``````import { prop, propPath, compose, map, chain, safe, isNumber } from "crocks"

// getBankBalance :: Object -> Maybe String
const getBankBalance = compose(
map(balance => balance.toFixed(2)),
chain(safe(isNumber)),
prop("bankBalance")
)

getBankBalance(goodObject) //=> Just '7999.00'``````

We pipe the results of the `prop` function to our `safe(isNumber)` function which also returns a `Maybe`, depending on whether the result of `prop`satisfies the predicate. The pipeline above guarantees that the last `map`which contains the `toFixed` will only be called when `bankBalance` is a `Number`.

If you’re going to be dealing with a lot of similar cases, it would make sense to extract this pattern as a helper:

``````import { Maybe, ifElse, prop, chain, curry, compose, isNumber } from "crocks"

const { of, zero } = Maybe

// propIf :: (a -> Boolean) -> [String | Number] -> Maybe a
const propIf = curry((fn, path) =>
compose(
chain(ifElse(fn, of, zero)),
prop(path)
)
)

propIf(isNumber, "age", goodObject)
//=> Just 7999
//=> Nothing``````

#### Using Applicatives to keep Functions Clean

Often times, we find ourselves in situations where we would want to use an existing function with values wrapped in a container. Let’s try to design a safe `add` function that allows only numbers, using the concepts from the previous section. Here’s our first attempt.

``````import { Maybe, safe, isNumber } from "crocks"

// safeNumber :: a -> Maybe a
const safeNumber = safe(isNumber)

// add :: a -> b -> Maybe Number
const add = (a, b) => {
const maybeA = safeNumber(a)
const maybeB = safeNumber(b)

return maybeA.chain(
valA => maybeB.map(valB => valA + valB)
)
}

//=> Just 3

//=> Nothing``````

This does exactly what we need, but our `add` function is no longer a simple `a + b`. It has to first lift our values into `Maybe`s, then reach into them to access the values, and then return the result. We need to find a way to preserve the core functionality of our `add` function while allowing it to work with values contained in ADTs! Here’s where Applicative Functors come in handy.

An Applicative Functor is just a like a regular functor, but along with `map`, it also implements two additional methods:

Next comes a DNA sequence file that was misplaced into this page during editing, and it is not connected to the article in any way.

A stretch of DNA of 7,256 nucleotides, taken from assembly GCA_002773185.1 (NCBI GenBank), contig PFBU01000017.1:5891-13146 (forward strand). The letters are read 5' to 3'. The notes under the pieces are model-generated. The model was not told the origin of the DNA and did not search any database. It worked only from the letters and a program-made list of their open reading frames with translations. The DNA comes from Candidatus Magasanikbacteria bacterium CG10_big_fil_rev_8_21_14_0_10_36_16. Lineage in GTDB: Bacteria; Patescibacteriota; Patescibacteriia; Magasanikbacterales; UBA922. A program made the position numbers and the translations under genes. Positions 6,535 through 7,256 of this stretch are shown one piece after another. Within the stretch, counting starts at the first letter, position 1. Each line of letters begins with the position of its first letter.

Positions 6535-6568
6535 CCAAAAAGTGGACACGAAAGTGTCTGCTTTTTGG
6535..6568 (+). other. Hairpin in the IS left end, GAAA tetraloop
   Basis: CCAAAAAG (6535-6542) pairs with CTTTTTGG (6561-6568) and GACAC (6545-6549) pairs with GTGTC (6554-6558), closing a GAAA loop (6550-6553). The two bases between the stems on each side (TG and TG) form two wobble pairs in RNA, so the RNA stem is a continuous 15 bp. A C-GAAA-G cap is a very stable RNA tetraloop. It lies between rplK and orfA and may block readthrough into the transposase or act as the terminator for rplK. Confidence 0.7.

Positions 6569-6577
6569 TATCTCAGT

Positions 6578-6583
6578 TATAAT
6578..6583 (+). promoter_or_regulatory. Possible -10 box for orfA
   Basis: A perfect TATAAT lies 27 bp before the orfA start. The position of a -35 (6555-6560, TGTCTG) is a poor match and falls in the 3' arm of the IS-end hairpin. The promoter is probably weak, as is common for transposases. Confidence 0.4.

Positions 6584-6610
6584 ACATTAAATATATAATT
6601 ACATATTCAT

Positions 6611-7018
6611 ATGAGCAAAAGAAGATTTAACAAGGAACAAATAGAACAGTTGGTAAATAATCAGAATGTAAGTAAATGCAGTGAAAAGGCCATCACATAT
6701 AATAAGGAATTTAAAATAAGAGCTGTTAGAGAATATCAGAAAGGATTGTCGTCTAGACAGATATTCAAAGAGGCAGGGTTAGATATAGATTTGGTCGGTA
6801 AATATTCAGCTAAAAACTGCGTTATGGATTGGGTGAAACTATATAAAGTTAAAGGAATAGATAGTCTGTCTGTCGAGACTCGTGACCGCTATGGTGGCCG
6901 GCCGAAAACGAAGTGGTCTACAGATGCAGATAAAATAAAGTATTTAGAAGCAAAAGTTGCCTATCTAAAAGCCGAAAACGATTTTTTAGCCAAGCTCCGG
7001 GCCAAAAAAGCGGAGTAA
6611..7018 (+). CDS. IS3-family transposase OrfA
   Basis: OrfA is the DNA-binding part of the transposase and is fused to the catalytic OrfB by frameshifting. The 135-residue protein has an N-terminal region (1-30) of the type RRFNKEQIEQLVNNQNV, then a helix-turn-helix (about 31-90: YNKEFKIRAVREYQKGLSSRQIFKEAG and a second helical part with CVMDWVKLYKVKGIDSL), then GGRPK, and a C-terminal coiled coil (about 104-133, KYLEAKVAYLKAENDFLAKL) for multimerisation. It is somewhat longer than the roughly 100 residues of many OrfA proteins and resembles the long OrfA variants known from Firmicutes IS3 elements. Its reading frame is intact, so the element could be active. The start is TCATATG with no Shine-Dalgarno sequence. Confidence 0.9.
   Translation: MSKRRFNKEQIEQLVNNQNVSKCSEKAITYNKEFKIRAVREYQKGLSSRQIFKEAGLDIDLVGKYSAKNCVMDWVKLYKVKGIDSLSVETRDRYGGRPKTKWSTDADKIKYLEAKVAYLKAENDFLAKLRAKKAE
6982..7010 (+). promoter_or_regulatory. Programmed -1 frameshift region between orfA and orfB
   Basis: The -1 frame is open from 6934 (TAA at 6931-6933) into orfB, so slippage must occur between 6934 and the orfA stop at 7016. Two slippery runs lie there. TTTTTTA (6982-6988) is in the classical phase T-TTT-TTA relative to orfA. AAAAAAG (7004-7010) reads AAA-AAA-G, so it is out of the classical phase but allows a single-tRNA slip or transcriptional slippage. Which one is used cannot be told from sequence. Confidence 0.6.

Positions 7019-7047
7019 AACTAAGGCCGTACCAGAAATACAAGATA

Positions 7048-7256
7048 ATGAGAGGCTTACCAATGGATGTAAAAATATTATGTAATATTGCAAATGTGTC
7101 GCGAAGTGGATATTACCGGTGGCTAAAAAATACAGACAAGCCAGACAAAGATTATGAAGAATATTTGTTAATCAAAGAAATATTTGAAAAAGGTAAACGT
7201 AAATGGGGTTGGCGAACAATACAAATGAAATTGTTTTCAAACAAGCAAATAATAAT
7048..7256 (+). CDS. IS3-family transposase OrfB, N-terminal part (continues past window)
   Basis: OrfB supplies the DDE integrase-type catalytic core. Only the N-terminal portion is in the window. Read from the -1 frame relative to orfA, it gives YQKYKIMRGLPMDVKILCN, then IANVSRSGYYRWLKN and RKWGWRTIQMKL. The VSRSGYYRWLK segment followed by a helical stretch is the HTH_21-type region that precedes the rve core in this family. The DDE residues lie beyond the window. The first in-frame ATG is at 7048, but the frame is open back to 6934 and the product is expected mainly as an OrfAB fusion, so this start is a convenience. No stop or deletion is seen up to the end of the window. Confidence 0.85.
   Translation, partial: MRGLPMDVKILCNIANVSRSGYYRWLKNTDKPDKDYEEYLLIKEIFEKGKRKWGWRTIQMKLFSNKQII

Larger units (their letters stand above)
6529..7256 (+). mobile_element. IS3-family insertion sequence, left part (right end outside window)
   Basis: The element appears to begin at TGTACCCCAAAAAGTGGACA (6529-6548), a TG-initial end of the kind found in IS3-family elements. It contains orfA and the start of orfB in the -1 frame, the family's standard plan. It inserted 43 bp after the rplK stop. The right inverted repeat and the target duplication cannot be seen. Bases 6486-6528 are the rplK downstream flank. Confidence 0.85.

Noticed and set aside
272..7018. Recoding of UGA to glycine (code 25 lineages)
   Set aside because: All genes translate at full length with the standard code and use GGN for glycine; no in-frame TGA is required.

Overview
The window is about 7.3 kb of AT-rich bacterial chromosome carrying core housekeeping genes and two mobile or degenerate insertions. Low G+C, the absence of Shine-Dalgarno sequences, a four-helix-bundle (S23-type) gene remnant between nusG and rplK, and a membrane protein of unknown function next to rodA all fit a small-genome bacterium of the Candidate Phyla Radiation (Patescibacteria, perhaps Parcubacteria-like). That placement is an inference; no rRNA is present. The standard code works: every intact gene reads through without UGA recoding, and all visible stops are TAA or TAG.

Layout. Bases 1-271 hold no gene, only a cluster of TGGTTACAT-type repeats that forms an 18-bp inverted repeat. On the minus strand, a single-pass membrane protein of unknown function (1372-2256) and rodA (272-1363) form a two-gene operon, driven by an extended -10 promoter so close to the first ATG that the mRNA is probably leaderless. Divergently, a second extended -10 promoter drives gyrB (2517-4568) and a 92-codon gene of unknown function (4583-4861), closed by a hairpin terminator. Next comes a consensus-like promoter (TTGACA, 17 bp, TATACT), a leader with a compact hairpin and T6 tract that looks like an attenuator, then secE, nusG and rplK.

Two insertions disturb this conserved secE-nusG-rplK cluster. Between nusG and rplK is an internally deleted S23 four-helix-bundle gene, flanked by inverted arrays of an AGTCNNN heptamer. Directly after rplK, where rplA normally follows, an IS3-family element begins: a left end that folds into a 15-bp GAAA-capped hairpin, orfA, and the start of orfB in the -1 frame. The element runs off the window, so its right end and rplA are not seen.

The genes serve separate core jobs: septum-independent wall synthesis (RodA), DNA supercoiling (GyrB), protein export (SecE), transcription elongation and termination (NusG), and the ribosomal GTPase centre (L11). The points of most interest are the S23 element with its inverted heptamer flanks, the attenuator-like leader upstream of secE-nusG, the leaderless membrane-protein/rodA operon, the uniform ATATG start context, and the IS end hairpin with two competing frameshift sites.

``of :: Applicative f => a -> f a``

The `of` is a completely dumb constructor, and lifts any value that you give it into our data type. It’s also referred to as `pure` in other languages.

``````Maybe.of(null)
//=> Just null

Const.of(42)
//=> Const 42``````

And here’s where all the money is — the `ap` method:

``ap :: Apply f => f a ~> f (a -> b) -> f b``

The signature looks very similar to `map`, with the only difference being that our `a -> b` function is also wrapped in an `f`. Let’s see this in action.

``````import { Maybe, safe, isNumber } from "crocks"

// safeNumber :: a -> Maybe a
const safeNumber = safe(isNumber)

// add :: a -> b -> c
const add = a => b => a + b

// add :: a -> b -> Maybe Number
.ap(safeNumber(a))
.ap(safeNumber(b))

//=> Just 3

//=> Nothing``````

We first lift our curried `add` function into a `Maybe`, and then apply `Maybe a`and `Maybe b` to it. We’ve been using `map` so far to access the value inside a container and `ap` is no different. Internally, it `map`s on `safeNumber(a)` to access the `a` and applies it to `add`. This results in a `Maybe` that contains a partially applied `add`. We repeat the same process with `safeNumber(b)` to execute our `add` function, resulting in a `Just` of the result if both `a` and `b`are valid or a `Nothing` otherwise.

Crocks also provides us the `liftA2` and `liftN` helpers to express the same concept in a pointfree manner. A trivial example follows:

``````liftA2(add)(Maybe(1))(Maybe(2))
//=> Just 3``````

We shall use this helper extensively in the section `Expressing Parallelism`.

Tip: Since we’ve observed that `ap` uses `map` to access values, we can do cool things like generating a Cartesian product when given two lists.

``````import { List, Maybe, Pair, liftA2 } from "crocks"

const names = List(["Henry", "George", "Bono"])
const hobbies = List(["Music", "Football"])

List(name => hobby => Pair(name, hobby))
.ap(names)
.ap(hobbies)
// => List [ Pair( "Henry", "Music" ), Pair( "Henry", "Football" ),
// Pair( "George", "Music" ), Pair( "George", "Football" ),
// Pair( "Bono", "Music" ), Pair( "Bono", "Football" ) ]``````

#### Using Async for Predictable Error Handling

`crocks` provides the `Async` data type that allows us to build lazy asynchronous computations. To know more about it, you can refer to the extensive official documentation here. This section aims to provide examples of how we can use `Async` to improve the quality of our error reporting and make our code resilient.

Often, we run into cases where we want to make API calls that depend on each other. Here, the `getUser` endpoint returns a user entity from GitHub and the response contains a lot of embedded URLs for repositories, stars, favorites and so on. We will see how we can design this use case with using `Async`.